Christopher’s Classics Series XXIV presents “Les Bons Vivants”
October 3 @ 7:30 pm
The Piano, 156 Armagh St, Christchurch
Thursday 3 October 2019, 7.30pm
Les Bons Vivants – five musicians from the Christchurch Symphony Orchestra – Amandine Guerin (violin), Anthony Ferner (flute), Helen Webby (harp), Jenny Johnson (oboe) and Thomas Hurnik (cello) – are joined by Mark Menzies, Professor – Music, Head of Performance at Canterbury University (violin and viola) in a spirited programme ranging from Bach to a composition by 21 year old Canterbury University student and composer, Rosa Elliott.
Says Helen Webby: “The inspiration for this programme came from our long-held desire to play the sextet, Shuo Shu Ren (The Storyteller) by our friend and composer, Gao Ping, who lived in Christchurch pre-earthquake. Gao Ping celebrates the traditional Chinese art of storytelling, and his intensely vivid music takes us on a wild journey through Old China.
“To frame it, we have chosen music by J C Bach, Mel Powell, Jean Francaix, Elena Katz-Chernin, and a brand
new work by Rosa Elliott. We hope this music enhances your mood, aids your digestion, and adds to the spice of life. Bon Voyage!”
Door sales: Cash & Eftpos $45; full-time students with ID, $20;
Online tickets Eventfinda– additional fees apply
Media contact Diana Moir, 021 126 5738 firstname.lastname@example.org
Rosa Elliott (composer)
While still at Burnside High School, Rosa won the SOUNZ Big Sing Competition for her choral work, Requiem. Rosa has been a recipient of the Judith Pownall Prize for Music and the First Douglas Lilburn Composition Prize from the University of Canterbury in 2017 and 2018. She was also a winner of the NZTrio Composition Competition for her work, Voices in the Air. Most recently, Rosa was a composer and performer in Free Radicals as part of the Word Festival, and participated in the Oxford Composing for Choirs Summer School 2019.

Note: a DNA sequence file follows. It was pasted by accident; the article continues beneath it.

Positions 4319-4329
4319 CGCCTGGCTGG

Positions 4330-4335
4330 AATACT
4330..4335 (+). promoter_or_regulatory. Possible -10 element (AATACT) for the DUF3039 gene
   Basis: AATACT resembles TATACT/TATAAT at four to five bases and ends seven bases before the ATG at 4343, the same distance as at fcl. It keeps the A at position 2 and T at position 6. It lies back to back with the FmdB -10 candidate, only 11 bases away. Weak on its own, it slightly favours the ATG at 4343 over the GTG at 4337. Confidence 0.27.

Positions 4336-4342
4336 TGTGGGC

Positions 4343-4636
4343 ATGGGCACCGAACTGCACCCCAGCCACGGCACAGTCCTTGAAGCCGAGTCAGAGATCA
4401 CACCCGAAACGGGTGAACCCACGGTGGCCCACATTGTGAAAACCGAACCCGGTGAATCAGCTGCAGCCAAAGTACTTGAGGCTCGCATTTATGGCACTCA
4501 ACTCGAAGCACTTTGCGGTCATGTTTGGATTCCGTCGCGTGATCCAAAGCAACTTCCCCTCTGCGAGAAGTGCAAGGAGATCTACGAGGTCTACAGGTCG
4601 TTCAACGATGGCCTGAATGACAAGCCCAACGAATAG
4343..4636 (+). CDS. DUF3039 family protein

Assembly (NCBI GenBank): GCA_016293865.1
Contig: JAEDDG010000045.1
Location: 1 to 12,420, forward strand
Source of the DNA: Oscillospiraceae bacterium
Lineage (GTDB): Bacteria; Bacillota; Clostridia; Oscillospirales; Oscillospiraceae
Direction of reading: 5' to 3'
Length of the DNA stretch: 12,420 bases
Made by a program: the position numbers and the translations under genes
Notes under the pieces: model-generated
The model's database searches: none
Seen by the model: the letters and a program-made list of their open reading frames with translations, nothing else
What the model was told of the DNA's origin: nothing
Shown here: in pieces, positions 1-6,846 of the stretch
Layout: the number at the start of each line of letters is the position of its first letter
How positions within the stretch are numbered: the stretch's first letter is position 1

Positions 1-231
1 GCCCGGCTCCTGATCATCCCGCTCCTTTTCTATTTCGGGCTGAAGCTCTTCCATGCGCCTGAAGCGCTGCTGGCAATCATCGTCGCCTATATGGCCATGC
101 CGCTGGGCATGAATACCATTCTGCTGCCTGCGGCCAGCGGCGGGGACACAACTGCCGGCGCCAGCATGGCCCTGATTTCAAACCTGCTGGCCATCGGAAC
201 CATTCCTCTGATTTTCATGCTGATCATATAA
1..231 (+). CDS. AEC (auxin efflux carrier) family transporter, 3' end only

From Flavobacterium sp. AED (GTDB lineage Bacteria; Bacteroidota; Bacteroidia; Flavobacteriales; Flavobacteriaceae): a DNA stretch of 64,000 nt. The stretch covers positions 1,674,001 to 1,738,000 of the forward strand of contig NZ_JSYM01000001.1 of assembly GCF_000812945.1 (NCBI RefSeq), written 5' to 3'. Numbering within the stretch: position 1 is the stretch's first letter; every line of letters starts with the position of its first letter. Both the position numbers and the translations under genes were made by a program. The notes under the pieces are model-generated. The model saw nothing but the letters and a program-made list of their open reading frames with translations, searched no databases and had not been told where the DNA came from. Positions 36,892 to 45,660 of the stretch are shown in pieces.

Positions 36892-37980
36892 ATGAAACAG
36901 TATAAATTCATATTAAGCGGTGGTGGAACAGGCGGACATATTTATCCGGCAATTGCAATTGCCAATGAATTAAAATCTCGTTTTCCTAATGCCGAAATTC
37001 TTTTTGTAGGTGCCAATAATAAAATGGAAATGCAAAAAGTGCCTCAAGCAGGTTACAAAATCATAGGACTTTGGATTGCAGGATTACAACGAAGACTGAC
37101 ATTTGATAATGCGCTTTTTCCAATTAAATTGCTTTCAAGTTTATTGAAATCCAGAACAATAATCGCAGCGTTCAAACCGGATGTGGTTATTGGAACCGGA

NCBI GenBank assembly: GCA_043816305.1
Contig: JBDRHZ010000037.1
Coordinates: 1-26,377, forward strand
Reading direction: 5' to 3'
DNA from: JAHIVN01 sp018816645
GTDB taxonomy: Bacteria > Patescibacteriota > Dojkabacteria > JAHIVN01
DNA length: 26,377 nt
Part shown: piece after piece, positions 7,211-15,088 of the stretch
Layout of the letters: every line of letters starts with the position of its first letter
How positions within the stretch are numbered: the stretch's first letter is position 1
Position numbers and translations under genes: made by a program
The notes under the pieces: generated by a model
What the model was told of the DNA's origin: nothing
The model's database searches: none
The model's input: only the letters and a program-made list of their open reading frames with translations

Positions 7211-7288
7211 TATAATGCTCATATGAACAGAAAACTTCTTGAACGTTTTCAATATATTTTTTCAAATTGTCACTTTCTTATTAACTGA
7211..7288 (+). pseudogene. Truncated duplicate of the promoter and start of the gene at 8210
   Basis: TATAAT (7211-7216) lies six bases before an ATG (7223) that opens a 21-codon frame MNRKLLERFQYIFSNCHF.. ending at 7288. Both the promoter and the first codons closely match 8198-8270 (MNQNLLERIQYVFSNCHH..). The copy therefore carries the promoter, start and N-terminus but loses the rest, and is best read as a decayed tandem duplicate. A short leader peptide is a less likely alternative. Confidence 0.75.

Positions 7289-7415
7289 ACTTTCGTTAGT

Amandine Guerin (violin) studied music in France and graduated from the Conservatoire National de Région of Montpellier with prizes in performance, chamber music, sight-reading and solfège. Besides her teaching activities, she was concertmaster of the Ensemble Instrumental Contrepoint. From 1998 she lived in Tokyo, Japan where she taught violin and coached young chamber ensembles at the International Music School Solfran. She was also a freelance player in various orchestras and ensembles. Together with her husband, a mushroom and truffle scientist, Amandine moved to Dunedin in 2004, where she played first violin and Acting Concertmaster of the Southern Sinfonia. In 2009 she moved to Christchurch, and joined the first violin section of Christchurch Symphony. As well as performing in many groups, Amandine has introduced her friends to the fascinating world of fungi!
Mark Menzies (violin, viola) moved to Christchurch in 2016 to take up the professor of music position at the University of Canterbury in an effort to rebuild the department and performance programme. An internationally active soloist, conductor and composer, Mark was based previously in Los Angeles for 17 years.
Since he is a hyper-active musician who never takes vacations, spare time is usually taken up with running and hiking. When staying in Los Angeles, in between rehearsals with his Formalist Quartet and other performance projects, Mark spends quality time with his American cat – Dr Cornwall.